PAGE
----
Coming to a Sky near You: You’ve heard of em’, but have you ever tried spotting a quasar yourself? This month, we show you what it takes to cross this elusive class of objects off of your life list. And of course, we’ll keep you abreast of the latest STS/ISS sightings, as the pair couples and uncouples in low Earth orbit. For those fortunate to be positioned from northern Africa through Southeast Asia, the 2 day old Moon will occult Venus on the 16th. The rest of us will see a close conjunction of the pair. On the lunar surface, we explore Aristarchus, a crater home to the most recorded Transient Lunar Phenomena. On the final day of the month, the Moon once again meets up with S Scorpii in an interesting occultation of the close binary star. On that same date, we’ll point you towards an offbeat reader submitted event; Jupiter’s moons positioned in 1,2,3,4 order. Our own Moon will reach New on the 14th and Full phase on the 27th

This Month in Science: Did we mention that we’ll be attending the NASA STS-132 Tweetup? Expect you-are-there tweet-reporting, videos, deep ponderous thoughts, and a full length after-action post. For those who didn’t get picked (hey, this was us more often than not!) we’ll give you a complete guide to off-site observing, good for both manned and unmanned launches both out of the KSC and the Cape. We also resume our exposé on Great Orbiting Observatories, this month delving into the ultraviolet end of the spectrum. And speaking of UV, we review the UV flashlight from INova, and why you need one of these curious devices…

This Month in Science Fiction: This month, we take advantage of the spring publishing lull to work through some of our backlog. Expect a review of Solis by A.A. Attanasio, a book that we can’t believe let sit on our shelves all these years before finally cracking. We also review what’s rapidly become our favorite in Sci-Fi podcasting, the Drabblecast. In the hot-off-the-press-department, our advance copy of Dervish House by Ian MacDonald, soon to be released by Pyr just hit our doorstep and we’ve delved headlong into this tale of a futuristic Istanbul.

Launches in May: What with all this talk of adventure in a time of NASAtweetups, you might get the impression that STS-132 launches on May 14th at 2:19 P.M. EDT! This mission will be deploying the Russian-built Mini Research Module to be attached to the Zarya Module, as well as carrying further maintenance supplies and spare parts to the ISS. The flight is also notable as it is more than likely the last flight of the shuttle Atlantis, unless it launches in the very unlikely event of a rescue op during the final two missions. Astroguyz will be on hand to witness the final flight of Atlantis as she rides into orbit one last time. About a week prior, Falcon 9 will launch out of the Cape on May 8th at 11 AM EDT, on the qualifying flight of Space Xs Dragon spacecraft. This flight test is crucial to demonstrate that private companies can indeed fill in the gap left by the termination of the shuttle program and take up the duty of unmanned resupply of the ISS. Another interesting launch of note occurs on May 17th at 5:44 PM EDT, when Japan’s Akatsuki Venus Climate Orbiter departs Tanegashima Space Center for a journey to the cloud-shrouded world.  Follow these latest mission updates courtesy of SpaceFlightNow.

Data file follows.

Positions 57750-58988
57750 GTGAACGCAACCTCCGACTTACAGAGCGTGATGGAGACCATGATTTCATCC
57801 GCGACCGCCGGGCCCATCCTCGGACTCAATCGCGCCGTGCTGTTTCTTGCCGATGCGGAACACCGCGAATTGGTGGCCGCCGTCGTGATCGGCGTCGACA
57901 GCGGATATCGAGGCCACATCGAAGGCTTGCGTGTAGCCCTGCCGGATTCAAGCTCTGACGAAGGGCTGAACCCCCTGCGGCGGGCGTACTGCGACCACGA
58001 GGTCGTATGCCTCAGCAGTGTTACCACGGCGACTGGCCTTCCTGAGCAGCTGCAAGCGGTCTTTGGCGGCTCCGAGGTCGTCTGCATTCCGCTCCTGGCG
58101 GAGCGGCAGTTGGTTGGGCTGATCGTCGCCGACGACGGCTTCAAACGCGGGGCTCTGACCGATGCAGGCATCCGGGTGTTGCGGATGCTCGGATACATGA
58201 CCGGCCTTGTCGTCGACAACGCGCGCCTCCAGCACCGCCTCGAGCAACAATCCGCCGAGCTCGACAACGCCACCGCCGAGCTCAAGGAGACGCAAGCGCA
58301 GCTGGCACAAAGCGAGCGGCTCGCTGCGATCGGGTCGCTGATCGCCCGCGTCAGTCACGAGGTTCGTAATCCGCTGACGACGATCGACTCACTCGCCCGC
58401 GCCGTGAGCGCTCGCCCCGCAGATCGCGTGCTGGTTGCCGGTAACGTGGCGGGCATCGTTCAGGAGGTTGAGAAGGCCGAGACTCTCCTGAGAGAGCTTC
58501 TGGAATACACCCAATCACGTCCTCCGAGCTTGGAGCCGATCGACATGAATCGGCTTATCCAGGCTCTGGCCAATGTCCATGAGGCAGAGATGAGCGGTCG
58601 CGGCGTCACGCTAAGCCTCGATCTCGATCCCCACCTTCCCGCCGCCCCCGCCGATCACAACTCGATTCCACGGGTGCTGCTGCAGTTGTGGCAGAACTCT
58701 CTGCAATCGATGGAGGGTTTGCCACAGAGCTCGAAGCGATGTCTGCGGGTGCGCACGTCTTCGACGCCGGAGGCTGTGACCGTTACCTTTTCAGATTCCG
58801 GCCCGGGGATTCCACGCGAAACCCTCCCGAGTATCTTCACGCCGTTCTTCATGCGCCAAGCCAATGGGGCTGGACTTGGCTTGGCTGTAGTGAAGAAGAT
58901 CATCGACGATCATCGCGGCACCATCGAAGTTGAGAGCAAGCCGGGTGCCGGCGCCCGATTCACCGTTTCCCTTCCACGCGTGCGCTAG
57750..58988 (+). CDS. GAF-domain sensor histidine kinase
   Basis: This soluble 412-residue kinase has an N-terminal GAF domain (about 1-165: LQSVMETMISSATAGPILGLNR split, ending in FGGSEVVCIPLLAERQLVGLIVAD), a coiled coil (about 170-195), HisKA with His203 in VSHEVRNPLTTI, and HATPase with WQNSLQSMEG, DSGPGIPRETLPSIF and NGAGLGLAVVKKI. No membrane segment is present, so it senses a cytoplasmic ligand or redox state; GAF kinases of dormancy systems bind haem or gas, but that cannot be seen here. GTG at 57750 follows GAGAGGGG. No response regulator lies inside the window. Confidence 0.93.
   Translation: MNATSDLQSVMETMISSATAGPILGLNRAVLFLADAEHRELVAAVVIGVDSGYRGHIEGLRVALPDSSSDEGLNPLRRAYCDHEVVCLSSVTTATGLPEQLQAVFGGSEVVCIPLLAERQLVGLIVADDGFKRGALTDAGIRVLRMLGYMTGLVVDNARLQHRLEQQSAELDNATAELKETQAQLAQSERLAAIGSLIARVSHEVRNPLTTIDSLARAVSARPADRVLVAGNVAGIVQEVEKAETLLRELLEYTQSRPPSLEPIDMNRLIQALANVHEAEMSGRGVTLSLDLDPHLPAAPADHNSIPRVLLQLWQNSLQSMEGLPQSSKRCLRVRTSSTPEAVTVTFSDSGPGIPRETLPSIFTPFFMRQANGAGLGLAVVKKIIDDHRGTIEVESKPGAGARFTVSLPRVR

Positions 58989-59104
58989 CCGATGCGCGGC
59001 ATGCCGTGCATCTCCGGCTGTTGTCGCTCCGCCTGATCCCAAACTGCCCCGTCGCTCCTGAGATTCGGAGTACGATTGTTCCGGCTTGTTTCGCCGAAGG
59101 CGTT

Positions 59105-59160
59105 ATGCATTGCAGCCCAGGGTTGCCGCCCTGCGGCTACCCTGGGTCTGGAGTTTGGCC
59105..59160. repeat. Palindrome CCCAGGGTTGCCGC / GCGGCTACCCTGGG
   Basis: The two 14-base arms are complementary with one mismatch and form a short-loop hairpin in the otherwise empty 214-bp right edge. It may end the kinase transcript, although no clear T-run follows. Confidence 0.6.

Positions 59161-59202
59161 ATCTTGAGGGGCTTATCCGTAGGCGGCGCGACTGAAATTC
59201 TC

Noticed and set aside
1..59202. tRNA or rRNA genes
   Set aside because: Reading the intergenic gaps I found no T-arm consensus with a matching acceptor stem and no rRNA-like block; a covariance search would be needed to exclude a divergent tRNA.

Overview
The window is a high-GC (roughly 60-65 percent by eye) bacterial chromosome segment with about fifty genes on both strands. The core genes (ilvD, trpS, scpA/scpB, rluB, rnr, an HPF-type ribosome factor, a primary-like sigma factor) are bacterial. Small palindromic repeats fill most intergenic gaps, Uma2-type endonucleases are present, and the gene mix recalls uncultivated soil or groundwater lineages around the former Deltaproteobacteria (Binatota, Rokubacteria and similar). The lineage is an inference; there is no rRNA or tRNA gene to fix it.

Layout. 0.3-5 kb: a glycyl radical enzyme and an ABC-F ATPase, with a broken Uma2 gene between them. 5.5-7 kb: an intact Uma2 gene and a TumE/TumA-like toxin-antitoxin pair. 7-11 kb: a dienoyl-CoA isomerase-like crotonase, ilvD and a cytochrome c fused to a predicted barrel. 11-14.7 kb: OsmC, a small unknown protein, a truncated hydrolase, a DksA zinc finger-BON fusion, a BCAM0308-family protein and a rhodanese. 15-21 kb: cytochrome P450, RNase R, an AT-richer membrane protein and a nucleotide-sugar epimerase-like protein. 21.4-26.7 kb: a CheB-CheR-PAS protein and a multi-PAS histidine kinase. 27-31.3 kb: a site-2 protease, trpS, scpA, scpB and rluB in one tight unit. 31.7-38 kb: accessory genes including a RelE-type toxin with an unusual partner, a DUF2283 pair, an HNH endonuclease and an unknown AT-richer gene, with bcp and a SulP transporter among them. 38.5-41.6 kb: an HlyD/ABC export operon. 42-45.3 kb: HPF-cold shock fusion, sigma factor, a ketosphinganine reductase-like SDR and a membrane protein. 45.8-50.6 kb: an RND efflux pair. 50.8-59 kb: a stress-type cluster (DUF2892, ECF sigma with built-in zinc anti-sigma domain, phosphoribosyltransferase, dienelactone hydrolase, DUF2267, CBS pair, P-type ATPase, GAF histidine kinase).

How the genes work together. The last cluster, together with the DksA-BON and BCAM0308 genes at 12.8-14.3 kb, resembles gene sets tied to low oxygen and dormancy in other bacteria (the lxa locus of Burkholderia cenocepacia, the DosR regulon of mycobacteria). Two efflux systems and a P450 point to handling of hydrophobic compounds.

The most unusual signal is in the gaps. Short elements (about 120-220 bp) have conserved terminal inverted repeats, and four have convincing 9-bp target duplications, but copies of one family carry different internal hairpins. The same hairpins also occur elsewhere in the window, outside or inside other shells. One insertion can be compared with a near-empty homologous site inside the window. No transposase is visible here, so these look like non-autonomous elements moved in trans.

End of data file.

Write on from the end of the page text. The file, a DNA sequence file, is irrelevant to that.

Astro Bloopers: Alright. This month’s snafu is spaceflight related, and the offense was committed twice in the past month by two separate organizations, both of which should have known better! The problem occurred with a common misconception of the Kennedy Space Center versus Cape Canaveral; both tend to be interchanged by the media, but are in fact separate installations! KSC is the launch site for manned missions such as the Shuttle and the Apollo missions; the nearby Cape Canaveral Air Force Station is the home of unmanned satellite and deep space probe launches. NOVA recently got the two exactly wrong in a recent otherwise outstanding episode, and then CNN bumped the lunacy up a notch during Obama’s visit to the Space Coast, referring to the KSC as the Kennedy Space Station! And they complain about us upstart blogs…what are they, missing a science reporter?

This Month in Astro-History: On May14th, 1973 Skylab was launched. The first manned space station for the United States, Skylab utilized left over Apollo hardware to cobble the station together and saw its first crew of three opening it for business on May 25th of the same year. Two more crews followed until abandonment in early 1974. Astronauts conducted several science experiments while in space, including solar observations and microgravity experiments. Ideas to eventually reoccupy Skylab when the Shuttle came online in the 80’s never materialized. Skylab re-entered the Earth’s atmosphere amid much media craziness on July 11th, 1979.  

Astro Quote of the Month: “Everything really is made from one fire, the fire of all the stars. In that furious light, the stars forge the elements, strew them into the black void, and then stand around and watch the frantic atoms huddling together in the cold limits, sharing their small heat and enormous dreams.”

Solis, A.A. Attanasio.

Astro-event: SDO and STS-130 are go!

Two (count ‘em!) launches will light up the Florida Space Coast over the next few days; that of the Space Shuttle Endeavour on mission STS-130 and the Solar Dynamics Observatory (SDO). STS-130 is scheduled to liftoff from launch pad 39A out of the Kennedy Space Center on the morning of Sunday, February 7th at 04:39 AM EST enroute to the International Space Station. Cargo includes the Tranquility connecting node which houses the Cupola, a Millennium Falcon-like window that will give residents unprecedented views and aid in spacewalks and exterior work.

[Read more...]